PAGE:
Tadpole's Outdoor Blog

August 3, 2013

300 pound turtle

Filed under: Misc — Freddie Keel @ 6:11 am

turtle

Beating some long odds, biologists and volunteers this week returned a 300-pound loggerhead sea turtle to the Gulf of Mexico in Galveston.

The endangered turtle was emaciated when discovered on the island’s West Beach in early June, said Lyndsey Howell, research fishery biologist at the National Oceanic and Atmospheric Administration in Galveston. It was placed on a regimen of fluids, antibiotics, vitamins and antiparasitic drugs and allowed to recuperate in a tank of clean water.

Turtles that size and condition typically take four to six months to recover, but the nameless loggerhead cut that time in half.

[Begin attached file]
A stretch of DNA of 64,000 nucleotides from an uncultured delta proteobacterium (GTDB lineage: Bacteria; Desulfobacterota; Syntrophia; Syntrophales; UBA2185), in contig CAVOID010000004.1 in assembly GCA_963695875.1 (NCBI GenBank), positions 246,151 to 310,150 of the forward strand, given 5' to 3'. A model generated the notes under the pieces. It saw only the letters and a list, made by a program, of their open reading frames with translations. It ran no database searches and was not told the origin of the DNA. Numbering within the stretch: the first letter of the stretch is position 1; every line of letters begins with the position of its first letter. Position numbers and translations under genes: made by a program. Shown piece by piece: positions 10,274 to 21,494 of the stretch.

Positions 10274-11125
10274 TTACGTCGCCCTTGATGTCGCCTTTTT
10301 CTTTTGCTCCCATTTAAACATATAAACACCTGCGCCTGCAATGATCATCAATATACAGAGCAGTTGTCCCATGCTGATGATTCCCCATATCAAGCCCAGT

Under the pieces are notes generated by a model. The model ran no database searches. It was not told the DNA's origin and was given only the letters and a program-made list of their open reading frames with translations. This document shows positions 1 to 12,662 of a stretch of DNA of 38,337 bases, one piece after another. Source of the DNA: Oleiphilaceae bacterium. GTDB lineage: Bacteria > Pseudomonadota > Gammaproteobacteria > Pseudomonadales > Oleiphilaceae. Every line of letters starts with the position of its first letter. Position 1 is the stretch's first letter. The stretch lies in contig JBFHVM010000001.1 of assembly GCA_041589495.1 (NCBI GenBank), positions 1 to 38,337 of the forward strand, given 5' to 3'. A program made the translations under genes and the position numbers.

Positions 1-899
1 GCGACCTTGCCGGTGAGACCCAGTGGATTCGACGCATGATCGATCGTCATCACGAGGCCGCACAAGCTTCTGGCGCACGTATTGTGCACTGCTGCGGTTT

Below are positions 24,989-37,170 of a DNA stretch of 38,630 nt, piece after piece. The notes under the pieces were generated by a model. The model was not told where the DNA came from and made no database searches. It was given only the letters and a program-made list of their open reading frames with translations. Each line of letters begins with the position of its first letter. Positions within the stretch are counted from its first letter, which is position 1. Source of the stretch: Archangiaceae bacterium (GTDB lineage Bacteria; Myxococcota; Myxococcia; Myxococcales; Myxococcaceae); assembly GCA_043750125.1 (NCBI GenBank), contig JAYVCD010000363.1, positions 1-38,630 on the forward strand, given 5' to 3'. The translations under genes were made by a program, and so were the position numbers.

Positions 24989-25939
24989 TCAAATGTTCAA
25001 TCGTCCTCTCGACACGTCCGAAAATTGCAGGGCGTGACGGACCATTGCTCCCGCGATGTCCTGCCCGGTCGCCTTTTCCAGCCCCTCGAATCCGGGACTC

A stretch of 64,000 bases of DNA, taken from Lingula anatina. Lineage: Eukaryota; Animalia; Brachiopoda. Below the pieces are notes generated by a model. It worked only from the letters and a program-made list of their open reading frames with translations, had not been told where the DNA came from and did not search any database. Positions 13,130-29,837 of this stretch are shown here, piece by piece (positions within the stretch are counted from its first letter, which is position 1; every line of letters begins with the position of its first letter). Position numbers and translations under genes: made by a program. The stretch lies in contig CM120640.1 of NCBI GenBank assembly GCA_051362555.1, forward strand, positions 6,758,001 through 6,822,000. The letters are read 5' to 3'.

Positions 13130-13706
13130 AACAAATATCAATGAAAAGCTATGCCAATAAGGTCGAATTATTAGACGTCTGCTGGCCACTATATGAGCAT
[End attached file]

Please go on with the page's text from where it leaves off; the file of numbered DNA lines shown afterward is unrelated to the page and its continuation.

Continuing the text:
“It’s a success story,” Howell said. “We rarely see an animal that big. It’s more challenging to rehabilitate an animal that size and you don’t know what illnesses they’re battling.”

At sunset Wednesday, biologists from NOAA and the Houston Zoo were joined by up to 100 onlookers near Fort Crockett Park at 45th Seawall Boulevard. They stood behind yellow tape and watched the giant turtle inch its way to the surf.

Its return to sea is significant, Howell said, noting that the turtle was tagged and implanted with an ID chip.

“When you take a female out of the population, you’re talking about taking thousands of baby turtles,” she said. “Loggerheads lay their eggs every two to three years, depending on their reproductive success.

“They’ll lay eggs up to seven times in one year,” she said, “and they can have anywhere from 130 to 170 eggs in each one of those nests.”

Howell estimates that the unnamed turtle is between 30 to 70 years old.

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